8:34:33 AM                                                                                                                    
BRYCE  WRIGLEY, President,  Alaska Farm  Bureau, said  the Alaska                                                               
Farm  Bureau represents  about 350  farming families.   He  noted                                                               
that he  is a producer and  grower, and he owns  the Alaska Flour                                                               
Company.   One of the challenges  that farmers face is  access to                                                               
market.  He said  95 percent of people in Alaska  shop at the big                                                               
box  stores, and  the  distribution system  for  those stores  is                                                               
difficult  to break  into.   In order  to expand  the market  and                                                               
justify  an increasing  growing  and  processing capacity,  there                                                               
must be access to market.   He stated that the product preference                                                               
in SSHB  238 will create a  market that is outside  of the normal                                                               
distribution  channel,   which  is  important  for   Alaska  food                                                               
MR. WRIGLEY  encouraged the committee  to view this effort  as an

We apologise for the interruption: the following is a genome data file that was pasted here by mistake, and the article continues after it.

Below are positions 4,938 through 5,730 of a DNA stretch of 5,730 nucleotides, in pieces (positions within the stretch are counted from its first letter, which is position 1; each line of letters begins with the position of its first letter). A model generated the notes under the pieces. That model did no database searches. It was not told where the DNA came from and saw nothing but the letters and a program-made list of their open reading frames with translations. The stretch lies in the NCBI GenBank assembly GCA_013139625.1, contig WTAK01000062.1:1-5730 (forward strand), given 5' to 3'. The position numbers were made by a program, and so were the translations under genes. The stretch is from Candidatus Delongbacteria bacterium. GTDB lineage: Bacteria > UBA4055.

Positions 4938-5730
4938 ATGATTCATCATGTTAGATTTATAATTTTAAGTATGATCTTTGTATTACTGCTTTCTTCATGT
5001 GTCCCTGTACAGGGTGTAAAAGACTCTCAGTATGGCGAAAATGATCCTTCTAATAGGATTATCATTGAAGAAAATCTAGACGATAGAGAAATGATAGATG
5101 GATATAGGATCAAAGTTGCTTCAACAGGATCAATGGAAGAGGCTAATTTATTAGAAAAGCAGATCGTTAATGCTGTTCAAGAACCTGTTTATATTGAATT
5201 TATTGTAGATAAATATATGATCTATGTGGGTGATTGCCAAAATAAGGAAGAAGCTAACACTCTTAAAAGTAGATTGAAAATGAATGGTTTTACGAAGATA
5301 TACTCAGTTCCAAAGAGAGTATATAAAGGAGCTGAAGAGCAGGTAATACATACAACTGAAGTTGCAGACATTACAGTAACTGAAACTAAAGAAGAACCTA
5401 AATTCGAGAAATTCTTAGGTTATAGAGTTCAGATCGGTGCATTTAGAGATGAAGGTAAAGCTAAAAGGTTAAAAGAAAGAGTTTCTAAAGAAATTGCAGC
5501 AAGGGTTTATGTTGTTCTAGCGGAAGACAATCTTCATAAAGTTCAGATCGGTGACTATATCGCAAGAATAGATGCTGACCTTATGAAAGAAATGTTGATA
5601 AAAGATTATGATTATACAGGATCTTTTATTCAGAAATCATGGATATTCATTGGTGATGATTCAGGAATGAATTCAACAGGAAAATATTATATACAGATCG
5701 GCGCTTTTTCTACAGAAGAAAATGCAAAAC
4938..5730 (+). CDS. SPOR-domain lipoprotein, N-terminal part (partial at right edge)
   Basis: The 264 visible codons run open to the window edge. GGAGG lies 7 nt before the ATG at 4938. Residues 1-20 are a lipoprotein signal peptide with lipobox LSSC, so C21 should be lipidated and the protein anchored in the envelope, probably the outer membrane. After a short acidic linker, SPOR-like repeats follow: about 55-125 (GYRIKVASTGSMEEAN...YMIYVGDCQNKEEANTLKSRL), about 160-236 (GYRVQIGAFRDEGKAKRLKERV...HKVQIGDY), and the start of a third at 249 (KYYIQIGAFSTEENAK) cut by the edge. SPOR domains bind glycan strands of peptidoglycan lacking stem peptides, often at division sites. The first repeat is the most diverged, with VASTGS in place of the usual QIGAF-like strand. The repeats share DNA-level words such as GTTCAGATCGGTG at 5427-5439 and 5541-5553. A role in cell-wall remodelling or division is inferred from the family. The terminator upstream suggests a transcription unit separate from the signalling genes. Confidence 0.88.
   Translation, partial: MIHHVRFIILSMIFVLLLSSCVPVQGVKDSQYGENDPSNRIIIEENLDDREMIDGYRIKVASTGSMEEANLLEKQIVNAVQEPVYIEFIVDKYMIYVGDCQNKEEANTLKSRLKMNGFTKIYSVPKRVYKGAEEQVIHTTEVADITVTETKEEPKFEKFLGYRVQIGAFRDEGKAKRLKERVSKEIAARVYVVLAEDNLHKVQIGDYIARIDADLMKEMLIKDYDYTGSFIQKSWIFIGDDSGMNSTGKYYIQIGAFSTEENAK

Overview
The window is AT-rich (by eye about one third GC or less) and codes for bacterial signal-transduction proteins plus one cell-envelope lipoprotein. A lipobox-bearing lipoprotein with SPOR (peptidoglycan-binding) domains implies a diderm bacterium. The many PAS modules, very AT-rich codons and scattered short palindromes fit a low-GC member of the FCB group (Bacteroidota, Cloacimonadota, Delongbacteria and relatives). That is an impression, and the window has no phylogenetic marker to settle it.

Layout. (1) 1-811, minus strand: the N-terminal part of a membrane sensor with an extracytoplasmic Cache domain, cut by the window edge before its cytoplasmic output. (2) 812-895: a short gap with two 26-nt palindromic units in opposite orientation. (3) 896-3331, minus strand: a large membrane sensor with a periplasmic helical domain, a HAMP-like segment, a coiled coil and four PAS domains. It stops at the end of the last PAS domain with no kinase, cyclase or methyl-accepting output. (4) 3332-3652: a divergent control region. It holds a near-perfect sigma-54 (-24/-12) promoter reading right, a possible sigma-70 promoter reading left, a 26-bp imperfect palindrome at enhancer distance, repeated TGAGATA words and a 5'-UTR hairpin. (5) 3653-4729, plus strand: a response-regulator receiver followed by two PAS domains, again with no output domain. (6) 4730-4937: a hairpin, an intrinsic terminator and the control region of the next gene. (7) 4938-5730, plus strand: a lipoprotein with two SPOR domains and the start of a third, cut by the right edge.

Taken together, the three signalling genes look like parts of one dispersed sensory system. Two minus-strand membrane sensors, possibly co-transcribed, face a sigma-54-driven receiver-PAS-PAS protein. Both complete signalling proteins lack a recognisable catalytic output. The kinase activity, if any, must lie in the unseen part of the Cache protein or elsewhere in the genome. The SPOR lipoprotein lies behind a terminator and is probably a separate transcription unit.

investment, not a cost.   Food security is both strategically and                                                               
economically important.   Local food systems  will benefit Alaska                                                               
tremendously;  if each  family in  Alaska purchased  $5 of  local                                                               
food a  week, it would  result in $27 million  a year.   He said,                                                               
"We can grow a  lot more than what is consumed  in Alaska, and it                                                               
would  increase our  food security;  it  would increase  economic                                                               
activity, especially  in the rural  areas; and all  that together                                                               
would benefit the  rural areas as far  as development, stability,                                                               
[and] opportunity."   He said  he encouraged and  appreciated the                                                               
efforts to address this.                                                                                                        
8:38:17 AM                                                                                                                    
ALISON  ARIANS, Owner,  Rise and  Shine  Bakery, said  she is  in                                                               
Juneau  to advocate  for public  school  funding, but  supporting                                                               
locally-grown products  is very important  to her.  She  owns the                                                               
Rise and Shine  Bakery, and in the summer she  sells her bread at                                                               
the South Anchorage farmer's market.   Anchorage farmer's markets                                                               
have grown by leaps and bounds  in the last six years, she noted,                                                               
giving  many  more people  easy  access  to fresh,  locally-grown                                                               
food.  She co-owned the Glacier  Valley Farm CSA for three years,